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Author Archives: George Gruhn

Dan Fogelberg’s Gretsch White Penguin

 
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Dan Fogelberg’s success as a singer and songwriter far overshadows his reputation as a musician, but the man whose tenor voice and sentimental songs ruled the Adult Contemporary charts in the early 1980s was actually quite an accomplished guitarist. Evidence is on The Innocent Age and Windows and Walls – the albums that yielded his […]

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Vintage Instruments and the Ban on Ivory Trade

 
Vintage Instruments and the Ban on Ivory Trade

A presidential executive order issued February 11 proposes a wide ban on trade in ivory has widespread implications for trade in vintage musical instruments as well as antique art, furniture, firearms, swords, knives, and jewelry. U.S. Fish & Wildlife Service has been tasked with writing and enforcing new regulations for import, export, and domestic trade […]

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Gibson Style R Harp Guitar

 
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Harp guitars with a standard six-string guitar neck and varying numbers of sub-bass harp-style strings have been made by a variety of American builders. Some of the best-known include Gibson, Joseph Bohmann (of Chicago), Knutson (Seattle), and the Larson brothers (Chicago), who made them primarily under the brand of Dyer (a distributor based in St. […]

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1934 Gibson F-7

 
GIBSON F-7 1934

Prior to Gibson’s innovations, mandolins were bowl-back instruments with a lute-like back usually constructed with rosewood or maple back ribs and a bent spruce top with an oval sound hole. Earlier guitars typically had flat tops and backs, and were designed for gut strings. In 1898, he received a patent for the concept of (more…)

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The 1912 Martin 000-28

The 1912 Martin
 
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      By 1912, players of fretted instruments were familiar with steel strings. Mandolins, which were enjoying their period of greatest popularity, were strung with steel. Guitars made by Gibson and by the Larson Brothers were strung with (more…)

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Rosewood Dobro

 
Rosewood Dobro

In the 1930s, the original Dobro company went through a series of ownership changes and licensing agreements. It did not regularly publish catalogs, and its model numbers were typically also the price of a model, which may have varied from one distributor to the next. Specifications (more…)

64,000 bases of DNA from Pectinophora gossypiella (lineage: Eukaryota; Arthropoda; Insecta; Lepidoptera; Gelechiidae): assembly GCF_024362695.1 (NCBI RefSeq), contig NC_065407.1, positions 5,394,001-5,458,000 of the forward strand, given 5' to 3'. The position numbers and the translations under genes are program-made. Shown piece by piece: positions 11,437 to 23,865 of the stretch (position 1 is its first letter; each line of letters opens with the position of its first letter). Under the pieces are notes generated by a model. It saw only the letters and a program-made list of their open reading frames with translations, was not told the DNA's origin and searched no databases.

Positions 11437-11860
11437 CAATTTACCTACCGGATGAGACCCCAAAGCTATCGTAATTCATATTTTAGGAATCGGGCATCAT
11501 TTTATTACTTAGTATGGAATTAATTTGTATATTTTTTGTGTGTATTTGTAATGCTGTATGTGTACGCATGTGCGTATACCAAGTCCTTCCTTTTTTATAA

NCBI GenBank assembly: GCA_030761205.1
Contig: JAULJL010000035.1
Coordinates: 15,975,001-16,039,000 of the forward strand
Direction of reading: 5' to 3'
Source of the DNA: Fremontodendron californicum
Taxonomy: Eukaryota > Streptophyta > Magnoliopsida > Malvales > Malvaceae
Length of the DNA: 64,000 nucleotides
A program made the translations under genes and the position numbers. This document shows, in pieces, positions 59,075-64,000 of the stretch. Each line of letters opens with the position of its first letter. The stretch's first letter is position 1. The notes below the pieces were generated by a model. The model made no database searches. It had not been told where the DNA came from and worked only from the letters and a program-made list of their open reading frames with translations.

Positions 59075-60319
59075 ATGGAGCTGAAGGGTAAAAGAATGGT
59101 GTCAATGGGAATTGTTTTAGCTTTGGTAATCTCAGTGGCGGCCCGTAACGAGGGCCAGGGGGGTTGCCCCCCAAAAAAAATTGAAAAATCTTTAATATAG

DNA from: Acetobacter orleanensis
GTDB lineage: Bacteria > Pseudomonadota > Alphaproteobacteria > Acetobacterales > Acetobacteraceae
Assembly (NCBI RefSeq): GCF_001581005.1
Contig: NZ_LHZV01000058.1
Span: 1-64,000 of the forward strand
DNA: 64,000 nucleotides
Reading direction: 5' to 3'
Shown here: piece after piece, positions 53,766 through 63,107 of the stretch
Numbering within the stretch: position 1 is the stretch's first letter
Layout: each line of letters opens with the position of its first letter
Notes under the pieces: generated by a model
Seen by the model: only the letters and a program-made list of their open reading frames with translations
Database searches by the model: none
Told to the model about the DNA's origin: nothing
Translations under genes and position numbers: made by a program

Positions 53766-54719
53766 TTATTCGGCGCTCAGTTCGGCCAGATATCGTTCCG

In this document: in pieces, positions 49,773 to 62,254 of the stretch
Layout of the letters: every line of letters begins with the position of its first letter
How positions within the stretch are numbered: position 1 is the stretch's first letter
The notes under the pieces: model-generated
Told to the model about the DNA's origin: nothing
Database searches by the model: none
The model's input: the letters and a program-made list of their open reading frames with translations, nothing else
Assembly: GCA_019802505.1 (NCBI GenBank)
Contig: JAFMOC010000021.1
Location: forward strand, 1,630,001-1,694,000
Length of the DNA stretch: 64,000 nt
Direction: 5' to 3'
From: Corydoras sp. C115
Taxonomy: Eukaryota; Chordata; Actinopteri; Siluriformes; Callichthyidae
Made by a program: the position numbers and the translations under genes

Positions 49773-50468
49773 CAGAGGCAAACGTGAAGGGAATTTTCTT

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Martin Elegant, a.k.a. “Lula”

 
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It’s an extraordinarily rare event to find a high-grade, historically significant mid-1800s guitar in a pawn shop, but that is indeed where this Martin was discovered. When found in Nashville in the mid 1970s, it was recognized as an exceptional instrument with ornamentation far in excess of any (more…)

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Gibson Style J Mando-bass

 
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Decades before Audiovox or Leo Fender dreamed of making a fretted electric bass, Gibson started manufacturing fretted acoustic mando-basses that were tuned the same as an upright bass. Joe Spann, author of Spann’s Guide to Gibson 1902-1941 has assembled serial and work-order number information documenting Gibson’s production prior to World War II, which indicates mando-bass […]

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Gibson Super Jumbo 100

 
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The Super Jumbo 200 is Gibson’s most celebrated flat-top model, and deservedly so, thanks to its use by cowboy movie stars in the pre-World War II years and by country music stars in the post-war years. The Super Jumbo 100, on the other hand, is one of Gibson’s more obscure models – a status it […]

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’62 Les Paul Rarity

 
'62 Les Paul Rarity

In its early years, the Gibson Les Paul Custom evolved through several body-style and spec changes and was the earliest Gibson solidbody to have a Tune-O-Matic bridge and stop tailpiece; the Les Paul model (a.k.a. “goldtop”) did not have them until late ’55. First appearing in Gibson catalogs in 1954, the company actually made a […]

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